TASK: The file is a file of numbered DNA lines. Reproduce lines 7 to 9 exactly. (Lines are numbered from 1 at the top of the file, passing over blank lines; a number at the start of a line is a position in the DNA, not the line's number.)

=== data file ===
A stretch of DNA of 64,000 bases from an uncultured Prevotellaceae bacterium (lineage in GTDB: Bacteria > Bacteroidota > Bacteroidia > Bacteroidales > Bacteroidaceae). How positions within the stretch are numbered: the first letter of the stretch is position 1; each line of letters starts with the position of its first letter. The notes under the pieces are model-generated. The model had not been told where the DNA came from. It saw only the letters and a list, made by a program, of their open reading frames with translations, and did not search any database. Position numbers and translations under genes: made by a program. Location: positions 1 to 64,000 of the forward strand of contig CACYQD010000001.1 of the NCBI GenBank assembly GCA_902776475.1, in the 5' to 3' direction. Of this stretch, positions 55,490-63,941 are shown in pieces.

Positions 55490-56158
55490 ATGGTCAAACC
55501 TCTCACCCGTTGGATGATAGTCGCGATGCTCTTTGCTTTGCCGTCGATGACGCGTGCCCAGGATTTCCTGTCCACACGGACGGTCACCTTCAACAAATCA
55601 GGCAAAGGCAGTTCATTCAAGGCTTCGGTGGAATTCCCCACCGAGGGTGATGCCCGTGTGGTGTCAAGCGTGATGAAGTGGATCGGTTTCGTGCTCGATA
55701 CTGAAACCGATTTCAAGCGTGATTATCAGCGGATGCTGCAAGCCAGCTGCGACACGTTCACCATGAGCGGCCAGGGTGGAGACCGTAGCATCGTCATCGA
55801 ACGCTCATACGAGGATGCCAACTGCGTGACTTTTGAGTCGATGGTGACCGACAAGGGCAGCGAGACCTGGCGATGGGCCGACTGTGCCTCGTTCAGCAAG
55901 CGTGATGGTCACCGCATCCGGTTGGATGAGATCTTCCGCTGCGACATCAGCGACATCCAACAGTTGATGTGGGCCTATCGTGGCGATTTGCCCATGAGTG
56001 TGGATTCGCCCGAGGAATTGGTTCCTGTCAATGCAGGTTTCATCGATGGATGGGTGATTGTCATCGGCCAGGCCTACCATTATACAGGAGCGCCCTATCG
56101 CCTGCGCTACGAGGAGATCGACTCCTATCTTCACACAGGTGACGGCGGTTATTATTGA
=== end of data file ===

55801 ACGCTCATACGAGGATGCCAACTGCGTGACTTTTGAGTCGATGGTGACCGACAAGGGCAGCGAGACCTGGCGATGGGCCGACTGTGCCTCGTTCAGCAAG
55901 CGTGATGGTCACCGCATCCGGTTGGATGAGATCTTCCGCTGCGACATCAGCGACATCCAACAGTTGATGTGGGCCTATCGTGGCGATTTGCCCATGAGTG
56001 TGGATTCGCCCGAGGAATTGGTTCCTGTCAATGCAGGTTTCATCGATGGATGGGTGATTGTCATCGGCCAGGCCTACCATTATACAGGAGCGCCCTATCG